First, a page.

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Validation of a new point-of-care assay for determination of ss-carotene concentration in bovine whole blood and plasma

  • Background: beta-Carotene is an important precursor of vitamin A, and is associated with bovine fertility. beta-Carotene concentrations in plasma are used to optimize beta-carotene supplementation in cattle, but measurement requires specialized equipment to separate plasma and extract and measure beta-carotene, either using spectrophotometry or high performance liquid chromatography (HPLC). Objective: The objective of this study was to validate a new 2-step point-of-care (POC) assay for measuring beta-carotene in whole blood and plasma. Methods: beta-carotene concentrations in plasma from 166 cows were measured using HPLC and compared with results obtained using a POC assay, the iCheck-iEx-Carotene test kit. Whole blood samples from 23 of these cattle were also evaluated using the POC assay and compared with HPLC-plasma results from the same 23 animals. The POC assay includes an extraction vial (iEx Carotene) and hand-held photometer (iCheck Carotene). Results: Concentrations of beta-carotene in plasma measured using the POC assayBackground: beta-Carotene is an important precursor of vitamin A, and is associated with bovine fertility. beta-Carotene concentrations in plasma are used to optimize beta-carotene supplementation in cattle, but measurement requires specialized equipment to separate plasma and extract and measure beta-carotene, either using spectrophotometry or high performance liquid chromatography (HPLC). Objective: The objective of this study was to validate a new 2-step point-of-care (POC) assay for measuring beta-carotene in whole blood and plasma. Methods: beta-carotene concentrations in plasma from 166 cows were measured using HPLC and compared with results obtained using a POC assay, the iCheck-iEx-Carotene test kit. Whole blood samples from 23 of these cattle were also evaluated using the POC assay and compared with HPLC-plasma results from the same 23 animals. The POC assay includes an extraction vial (iEx Carotene) and hand-held photometer (iCheck Carotene). Results: Concentrations of beta-carotene in plasma measured using the POC assay ranged from 0.40 to 15.84 mg/L (n = 166). No differences were observed between methods for assay of plasma (mean +/- SD; n = 166): HPLC-plasma 4.23 +/- 2.35 mg/L; POC-plasma 4.49 +/- 2.36 mg/L. Similar good agreement was found when plasma analyzed using HPLC was compared with whole blood analyzed using the POC system (n = 23): HPLC-plasma 3.46 +/- 2.12 mg/L; POC-whole blood 3.67 +/- 2.29 mg/L. Conclusions: Concentrations of beta-carotene can be measured in blood and plasma from cattle easily and rapidly using a POC assay, and results are comparable to those obtained by the highly sophisticated HPLC method. Immediate feedback regarding beta-carotene deficiency facilitates rapid and appropriate optimization of beta-carotene supplementation in feed.show moreshow less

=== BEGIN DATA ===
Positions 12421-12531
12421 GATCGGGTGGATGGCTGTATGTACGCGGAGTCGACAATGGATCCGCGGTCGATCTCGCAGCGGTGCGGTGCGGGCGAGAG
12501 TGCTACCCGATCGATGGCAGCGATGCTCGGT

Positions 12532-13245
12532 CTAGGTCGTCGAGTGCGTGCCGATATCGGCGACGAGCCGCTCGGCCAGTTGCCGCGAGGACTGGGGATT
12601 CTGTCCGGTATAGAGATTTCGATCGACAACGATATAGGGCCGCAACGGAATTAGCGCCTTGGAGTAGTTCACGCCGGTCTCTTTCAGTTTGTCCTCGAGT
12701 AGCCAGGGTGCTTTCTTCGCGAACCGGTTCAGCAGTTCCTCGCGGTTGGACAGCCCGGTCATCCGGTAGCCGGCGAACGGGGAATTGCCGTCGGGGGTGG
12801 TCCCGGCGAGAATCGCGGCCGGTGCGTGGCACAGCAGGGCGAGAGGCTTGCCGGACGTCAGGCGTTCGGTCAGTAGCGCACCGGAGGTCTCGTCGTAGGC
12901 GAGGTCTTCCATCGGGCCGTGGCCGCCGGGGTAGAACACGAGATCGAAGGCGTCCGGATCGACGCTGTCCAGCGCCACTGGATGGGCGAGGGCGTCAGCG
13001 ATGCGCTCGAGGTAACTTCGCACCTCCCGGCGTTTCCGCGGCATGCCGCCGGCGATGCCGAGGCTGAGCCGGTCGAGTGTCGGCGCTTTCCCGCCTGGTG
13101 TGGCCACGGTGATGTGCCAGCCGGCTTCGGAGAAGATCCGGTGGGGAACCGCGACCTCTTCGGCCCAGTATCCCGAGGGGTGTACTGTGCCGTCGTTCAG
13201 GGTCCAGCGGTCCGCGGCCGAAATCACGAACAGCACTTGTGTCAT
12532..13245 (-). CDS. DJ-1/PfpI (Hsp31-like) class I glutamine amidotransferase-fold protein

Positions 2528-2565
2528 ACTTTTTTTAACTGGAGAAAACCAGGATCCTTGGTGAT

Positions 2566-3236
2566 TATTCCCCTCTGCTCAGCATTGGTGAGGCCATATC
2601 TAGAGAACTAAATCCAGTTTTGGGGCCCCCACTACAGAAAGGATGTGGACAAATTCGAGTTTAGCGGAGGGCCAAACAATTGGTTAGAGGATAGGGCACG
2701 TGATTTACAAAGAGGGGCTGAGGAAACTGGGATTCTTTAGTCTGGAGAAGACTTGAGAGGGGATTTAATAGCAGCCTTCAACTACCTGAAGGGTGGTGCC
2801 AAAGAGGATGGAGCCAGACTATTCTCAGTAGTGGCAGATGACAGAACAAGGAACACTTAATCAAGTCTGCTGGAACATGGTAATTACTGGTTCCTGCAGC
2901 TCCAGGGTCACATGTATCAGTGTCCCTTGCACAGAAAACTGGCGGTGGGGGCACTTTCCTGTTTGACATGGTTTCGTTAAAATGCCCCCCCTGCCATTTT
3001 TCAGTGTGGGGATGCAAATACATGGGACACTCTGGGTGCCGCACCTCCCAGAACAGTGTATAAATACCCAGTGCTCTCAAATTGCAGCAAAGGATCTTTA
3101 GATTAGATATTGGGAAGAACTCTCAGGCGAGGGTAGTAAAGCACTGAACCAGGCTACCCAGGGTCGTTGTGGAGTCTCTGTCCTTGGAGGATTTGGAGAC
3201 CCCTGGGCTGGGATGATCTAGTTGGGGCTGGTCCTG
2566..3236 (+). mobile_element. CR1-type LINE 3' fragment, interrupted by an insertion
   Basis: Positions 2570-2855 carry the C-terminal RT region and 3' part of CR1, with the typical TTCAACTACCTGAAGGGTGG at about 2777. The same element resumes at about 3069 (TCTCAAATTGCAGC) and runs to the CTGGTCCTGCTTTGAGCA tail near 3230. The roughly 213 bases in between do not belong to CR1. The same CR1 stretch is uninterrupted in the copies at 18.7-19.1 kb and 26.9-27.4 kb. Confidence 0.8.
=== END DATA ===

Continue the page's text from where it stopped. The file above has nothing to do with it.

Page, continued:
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Metadaten
Author:Jens RailaORCiDGND, Francis Enjalbert, Ralf Mothes, Andrea Hurtienne, Florian J. SchweigertORCiDGND
DOI:https://doi.org/10.1111/j.1939-165X.2012.00400.x
ISSN:0275-6382 (print)
Parent Title (English):Veterinary clinical pathology
Publisher:Wiley-Blackwell
Place of publication:Malden
Document Type:Article
Language:English
Year of first Publication:2012
Year of Completion:2012
Release Date:2017/03/26
Tag:Biomarker; HPLC; method comparison; nutritional supplements; vitamin A
Volume:41
Issue:1
Pagenumber:4
First Page:119
Last Page:122
Organizational units:Mathematisch-Naturwissenschaftliche Fakultät / Institut für Ernährungswissenschaft
Peer Review:Referiert